14/04/2021 18:26:55

Hello David and welcome to the forum.

You might find it better to start a new thread rather than tacking your post on to an earlier one, things get a bit lost in all the other postings.

Can I suggest you join the National 21/2" gauge Association, very reasonable subs and an excellent little magazine, you will find much help and advice available. I used to be membership secretary and old habits die hard! There is a website with details of drawings and reprints available

There are several of these loco's in the association, I believe that reprints are available from them of the original B-L construction manual, Drawings may be available from the association or Maxitrack who now have all the Greenly drawings. For inspiration have a look at John Baguley's website he has restored several 21/2" gauge engines, I regularly pinch his clever ideas! I was also posting on this forum about restoring a 21/2" loco under "Problems with another president" ( this has stopped for a while as I decided to change lathes and have temporarily destroyed my workshop)

Good luck and keep us posted on your progress and if you have any questions I'm sure someone on the forum will have an answer.


Thread: 5C collet chuck with integral DI-3 backplate,anyone bought one?
14/04/2021 12:12:49


I'd be more than pleased with that!

I did read your post on that, I think thats decided me to go with the separate backplate to give a degree of adjustment.


Thread: Myford 254 Plus toolpost type
14/04/2021 10:16:57


Interested in the Pe We tools multifix I like using those, I'll have a look on their website. I do use the Q cut, but I also have a larger Sandvik model that I would like to use, My Myford is fitted with a GHT indexing rear toolpost with the parting tool and a chamfering tool, I find it quick and easy, just a preference I suppose.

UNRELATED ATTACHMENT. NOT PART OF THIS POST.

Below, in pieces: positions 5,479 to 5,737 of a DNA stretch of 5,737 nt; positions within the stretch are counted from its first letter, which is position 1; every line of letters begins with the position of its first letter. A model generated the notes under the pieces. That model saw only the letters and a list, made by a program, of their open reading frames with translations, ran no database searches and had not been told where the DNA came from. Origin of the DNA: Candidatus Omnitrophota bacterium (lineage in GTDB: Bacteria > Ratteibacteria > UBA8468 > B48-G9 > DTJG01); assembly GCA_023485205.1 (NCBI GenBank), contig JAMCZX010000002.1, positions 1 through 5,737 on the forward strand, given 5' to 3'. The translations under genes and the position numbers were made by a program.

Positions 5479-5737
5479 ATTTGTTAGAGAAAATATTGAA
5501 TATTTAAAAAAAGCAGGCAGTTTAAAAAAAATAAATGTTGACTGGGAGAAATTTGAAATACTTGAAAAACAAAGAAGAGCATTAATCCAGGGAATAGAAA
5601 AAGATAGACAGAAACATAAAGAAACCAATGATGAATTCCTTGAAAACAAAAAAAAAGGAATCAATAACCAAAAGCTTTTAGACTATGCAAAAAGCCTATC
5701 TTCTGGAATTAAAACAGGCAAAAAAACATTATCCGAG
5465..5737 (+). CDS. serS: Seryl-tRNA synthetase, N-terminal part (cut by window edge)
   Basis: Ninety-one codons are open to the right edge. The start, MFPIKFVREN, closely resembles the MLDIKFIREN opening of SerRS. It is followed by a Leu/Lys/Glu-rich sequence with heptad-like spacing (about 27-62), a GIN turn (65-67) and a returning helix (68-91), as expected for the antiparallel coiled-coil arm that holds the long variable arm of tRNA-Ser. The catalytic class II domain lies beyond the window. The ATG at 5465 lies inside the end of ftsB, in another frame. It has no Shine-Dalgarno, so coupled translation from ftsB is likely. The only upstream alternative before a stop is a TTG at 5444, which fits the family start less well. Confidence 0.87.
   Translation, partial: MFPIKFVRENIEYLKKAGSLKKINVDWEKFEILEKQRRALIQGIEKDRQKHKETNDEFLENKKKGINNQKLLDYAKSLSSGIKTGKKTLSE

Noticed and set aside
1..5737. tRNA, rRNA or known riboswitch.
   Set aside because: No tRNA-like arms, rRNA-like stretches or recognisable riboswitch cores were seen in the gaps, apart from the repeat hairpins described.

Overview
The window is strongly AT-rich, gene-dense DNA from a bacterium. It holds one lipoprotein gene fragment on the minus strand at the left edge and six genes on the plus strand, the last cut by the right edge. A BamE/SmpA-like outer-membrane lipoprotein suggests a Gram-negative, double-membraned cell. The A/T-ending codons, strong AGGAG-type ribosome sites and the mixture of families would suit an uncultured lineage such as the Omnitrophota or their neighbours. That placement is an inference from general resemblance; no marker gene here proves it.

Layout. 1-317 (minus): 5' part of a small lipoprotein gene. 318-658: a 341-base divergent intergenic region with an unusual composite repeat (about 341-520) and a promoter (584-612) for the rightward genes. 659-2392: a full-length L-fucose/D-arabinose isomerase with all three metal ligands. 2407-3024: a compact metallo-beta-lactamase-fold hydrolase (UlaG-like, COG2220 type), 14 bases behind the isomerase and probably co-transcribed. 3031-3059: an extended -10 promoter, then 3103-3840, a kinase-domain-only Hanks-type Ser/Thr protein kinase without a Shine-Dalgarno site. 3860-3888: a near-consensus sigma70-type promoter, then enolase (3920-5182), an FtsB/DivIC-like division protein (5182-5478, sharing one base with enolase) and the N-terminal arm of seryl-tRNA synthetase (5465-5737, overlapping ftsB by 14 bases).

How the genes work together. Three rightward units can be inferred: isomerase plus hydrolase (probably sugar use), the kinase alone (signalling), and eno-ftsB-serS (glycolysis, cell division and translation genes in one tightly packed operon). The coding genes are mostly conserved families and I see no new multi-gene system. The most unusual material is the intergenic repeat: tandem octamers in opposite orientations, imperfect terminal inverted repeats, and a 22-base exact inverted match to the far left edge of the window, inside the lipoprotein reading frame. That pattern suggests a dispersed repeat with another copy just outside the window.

Bantam was a great lathe but it was the Bantam 2000 larger model about the same centre height as a Student, Although it was a quiet one I still found it noisy in a garage workshop with a low ceiling, after lengthy machining periods on the higher speeds I found it tiring, and wearing ear defenders or plugs inconvenient. Planning on moving fairly soon and didn't fancy moving it again, fortunately the buyer was well prepared for collection so not too much huffing and heaving to do!

My friend has a very nice Raglan and it seems to be a very capable lathe, he makes reliable injectors on it which must say something of it's capabilities.


Thread: 5C collet chuck with integral DI-3 backplate,anyone bought one?
14/04/2021 08:17:45

Hi Pete

I've used Rotagrip many times, but the P-B backplates are finish machined to suit P-B chucks, and a Bison part machined backplate was over £200! They do a TOS backplate at a more reasonable price but didn't have any stock when I enquired. The Warco ones fitted very well and were nicely finished and at a very reasonable price I'm quite happy to wait for them to restock if I decide to go down the separate backplate route.

I just like the idea of an integral backplate to reduce overhang, I've got an ER32 chuck for the lathe which is fine but find it a bit awkward , but that's probably just me. I've used 5C collets in industry and like them a lot, Mainly I only build locomotives, and will be using imported collets so not expecting miracles of accuracy.

Given the low prices for some of the imported equipment i've bought over the years ( mainly from established suppliers) I've generally been most impressed with the finish and accuracy.


Thread: Myford 254 Plus toolpost type
14/04/2021 07:42:04

Hi Chris